Raspberry Pi Brings Ghostly Betta Fish to Life

Raspberry Pi
(Image credit: N4MI0)

If you’ve ever ridden the Haunted Mansion ride at one of Disney’s theme parks, you’re bound to remember the ballroom full of dancing ghosts. They’re clearly animatronics but somehow the magic makes them appear and disappear like true phantoms. This magic is easy to replicate with a Raspberry Pi 4 with an effect known as Pepper’s Ghost and that’s exactly what maker N4MI0 has done with this beautiful betta fish bowl project.

Pepper's Ghost Betta Fish from r/raspberry_pi

The illusion requires a real-life object to be hidden out of view. When illuminated just right, it can be reflected on a sheet of glass or other transparent material giving it the appearance of existing in a new location. In this case, the betta fish is playing on a video from a screen. N4MI0 is reflecting the fish onto a sheet of plexiglass that was cut to fit neatly inside of the glass. When the fish swims by in the video, it appears to pop up inside of the bowl.

The video is played on a Raspberry Pi 4 which is outputting to a round screen from Waveshare. The screen is placed at the bottom of the bowl which is more of a closed glass globe. The plexiglass is 1mm thick and flexed slightly to fit inside. According to N4MI0, the effect works best when you’re looking at it from a particular perspective, so it doesn’t quite have a 3D hologram effect but works great if positioned just right.

Raspberry Pi

(Image credit: N4MI0)

As far as programming the project goes, the Pi is mainly responsible for launching a YouTube video of a betta fish at boot. To do this, N4MI0 is using a custom Python script. This ensures the betta fish pops up on its own when the unit is powered on without the need to remote in and launch the video manually.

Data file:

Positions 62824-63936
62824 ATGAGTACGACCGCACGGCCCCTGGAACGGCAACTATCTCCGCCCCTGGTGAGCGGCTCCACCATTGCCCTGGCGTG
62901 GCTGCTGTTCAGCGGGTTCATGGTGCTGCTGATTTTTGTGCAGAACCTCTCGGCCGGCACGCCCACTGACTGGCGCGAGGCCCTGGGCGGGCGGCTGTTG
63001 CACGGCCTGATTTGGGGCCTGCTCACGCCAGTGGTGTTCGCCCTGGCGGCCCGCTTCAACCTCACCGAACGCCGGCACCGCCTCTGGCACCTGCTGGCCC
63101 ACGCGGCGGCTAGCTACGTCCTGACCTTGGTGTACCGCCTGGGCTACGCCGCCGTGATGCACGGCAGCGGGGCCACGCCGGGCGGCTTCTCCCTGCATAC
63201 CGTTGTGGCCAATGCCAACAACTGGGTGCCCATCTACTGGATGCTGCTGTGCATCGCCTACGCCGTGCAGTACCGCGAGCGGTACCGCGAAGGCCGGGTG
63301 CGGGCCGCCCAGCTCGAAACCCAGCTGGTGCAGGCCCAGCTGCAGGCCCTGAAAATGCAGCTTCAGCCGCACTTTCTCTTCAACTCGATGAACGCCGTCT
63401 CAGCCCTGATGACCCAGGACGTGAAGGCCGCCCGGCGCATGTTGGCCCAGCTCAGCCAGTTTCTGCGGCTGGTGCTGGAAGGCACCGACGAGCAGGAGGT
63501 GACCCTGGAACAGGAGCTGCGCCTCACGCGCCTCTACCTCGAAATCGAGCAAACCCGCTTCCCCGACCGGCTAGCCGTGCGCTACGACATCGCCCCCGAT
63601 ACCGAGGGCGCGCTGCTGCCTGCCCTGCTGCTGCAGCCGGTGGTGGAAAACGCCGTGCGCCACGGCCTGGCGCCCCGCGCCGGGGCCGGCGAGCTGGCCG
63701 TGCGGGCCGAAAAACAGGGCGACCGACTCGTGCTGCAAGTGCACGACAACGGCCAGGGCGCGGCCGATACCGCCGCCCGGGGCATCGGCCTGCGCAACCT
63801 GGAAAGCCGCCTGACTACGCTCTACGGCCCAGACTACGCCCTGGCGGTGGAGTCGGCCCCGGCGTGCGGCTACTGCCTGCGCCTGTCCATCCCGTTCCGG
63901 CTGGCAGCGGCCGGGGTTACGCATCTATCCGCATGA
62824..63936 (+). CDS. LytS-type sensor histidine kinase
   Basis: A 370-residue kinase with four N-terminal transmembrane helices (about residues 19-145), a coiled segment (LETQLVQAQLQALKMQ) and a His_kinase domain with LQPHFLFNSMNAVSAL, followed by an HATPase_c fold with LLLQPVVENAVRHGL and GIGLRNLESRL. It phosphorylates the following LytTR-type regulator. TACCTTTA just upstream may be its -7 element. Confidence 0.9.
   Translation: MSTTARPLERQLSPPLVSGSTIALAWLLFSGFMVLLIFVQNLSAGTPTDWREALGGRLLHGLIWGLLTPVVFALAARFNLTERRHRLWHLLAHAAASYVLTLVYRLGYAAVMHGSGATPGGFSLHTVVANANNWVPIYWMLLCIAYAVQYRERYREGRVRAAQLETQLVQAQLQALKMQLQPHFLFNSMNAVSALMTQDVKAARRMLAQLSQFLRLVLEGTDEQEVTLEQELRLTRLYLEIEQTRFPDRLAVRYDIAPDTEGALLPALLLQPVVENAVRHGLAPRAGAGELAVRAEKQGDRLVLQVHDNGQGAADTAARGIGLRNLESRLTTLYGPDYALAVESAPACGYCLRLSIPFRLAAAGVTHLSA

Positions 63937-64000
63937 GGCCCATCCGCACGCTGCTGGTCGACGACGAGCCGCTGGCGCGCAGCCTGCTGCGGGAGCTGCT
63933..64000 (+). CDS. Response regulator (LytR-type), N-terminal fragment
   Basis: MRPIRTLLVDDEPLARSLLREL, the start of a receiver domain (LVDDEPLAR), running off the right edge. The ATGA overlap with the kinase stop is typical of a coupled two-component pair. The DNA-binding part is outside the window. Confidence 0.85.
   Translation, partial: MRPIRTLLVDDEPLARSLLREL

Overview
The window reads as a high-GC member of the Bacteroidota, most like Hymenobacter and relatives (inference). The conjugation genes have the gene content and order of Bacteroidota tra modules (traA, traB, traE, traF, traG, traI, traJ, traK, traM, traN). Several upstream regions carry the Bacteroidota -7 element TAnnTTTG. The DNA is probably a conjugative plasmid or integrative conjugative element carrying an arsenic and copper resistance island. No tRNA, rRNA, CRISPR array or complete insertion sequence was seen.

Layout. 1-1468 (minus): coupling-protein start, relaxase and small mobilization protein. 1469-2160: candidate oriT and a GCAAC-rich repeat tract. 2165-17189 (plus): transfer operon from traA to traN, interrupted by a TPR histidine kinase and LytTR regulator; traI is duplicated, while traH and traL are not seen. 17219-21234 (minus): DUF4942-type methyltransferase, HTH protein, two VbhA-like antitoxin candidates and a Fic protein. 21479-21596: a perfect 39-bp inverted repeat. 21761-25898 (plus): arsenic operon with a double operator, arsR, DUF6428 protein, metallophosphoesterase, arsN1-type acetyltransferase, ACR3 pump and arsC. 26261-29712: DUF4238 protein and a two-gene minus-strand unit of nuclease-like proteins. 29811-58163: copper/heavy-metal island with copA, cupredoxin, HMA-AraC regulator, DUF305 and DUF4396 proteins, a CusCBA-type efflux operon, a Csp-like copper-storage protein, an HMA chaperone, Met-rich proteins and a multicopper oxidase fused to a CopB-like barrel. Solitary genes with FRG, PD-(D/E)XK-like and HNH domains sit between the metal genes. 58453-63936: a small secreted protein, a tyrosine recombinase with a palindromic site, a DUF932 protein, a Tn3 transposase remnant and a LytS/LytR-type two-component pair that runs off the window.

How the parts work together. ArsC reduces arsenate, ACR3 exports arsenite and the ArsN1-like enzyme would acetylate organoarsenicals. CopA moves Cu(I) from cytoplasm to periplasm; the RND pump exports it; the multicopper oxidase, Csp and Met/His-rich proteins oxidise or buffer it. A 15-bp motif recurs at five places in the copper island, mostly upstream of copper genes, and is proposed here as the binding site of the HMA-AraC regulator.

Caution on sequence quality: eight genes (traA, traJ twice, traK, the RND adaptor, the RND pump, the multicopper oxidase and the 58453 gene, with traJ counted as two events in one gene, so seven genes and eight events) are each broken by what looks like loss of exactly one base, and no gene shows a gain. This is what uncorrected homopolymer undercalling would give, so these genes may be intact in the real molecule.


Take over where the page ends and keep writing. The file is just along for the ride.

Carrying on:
N4MI0 explains that plans are in the works to improve the project with more features. For now the hardware components are exposed at the bottom but they will be soon housed in a 3D-printed shell. N4MI0 would also like to use a Pico W to accept wireless commands so the fish could be controlled remotely, possibly via Bluetooth.

If you want to see this Raspberry Pi project in action and get a better idea of how it works, check out the original project thread shared to Reddit by N4MI0. Be sure to follow N4MI0 for more projects as well as any future updates on this one.

Ash Hill
Freelance News and Features Writer

Ash Hill is a Freelance News and Features Writer with a wealth of experience in the hobby electronics, 3D printing and PCs. She manages the Pi projects of the month and much of our daily Raspberry Pi reporting while also finding the best coupons and deals on all tech.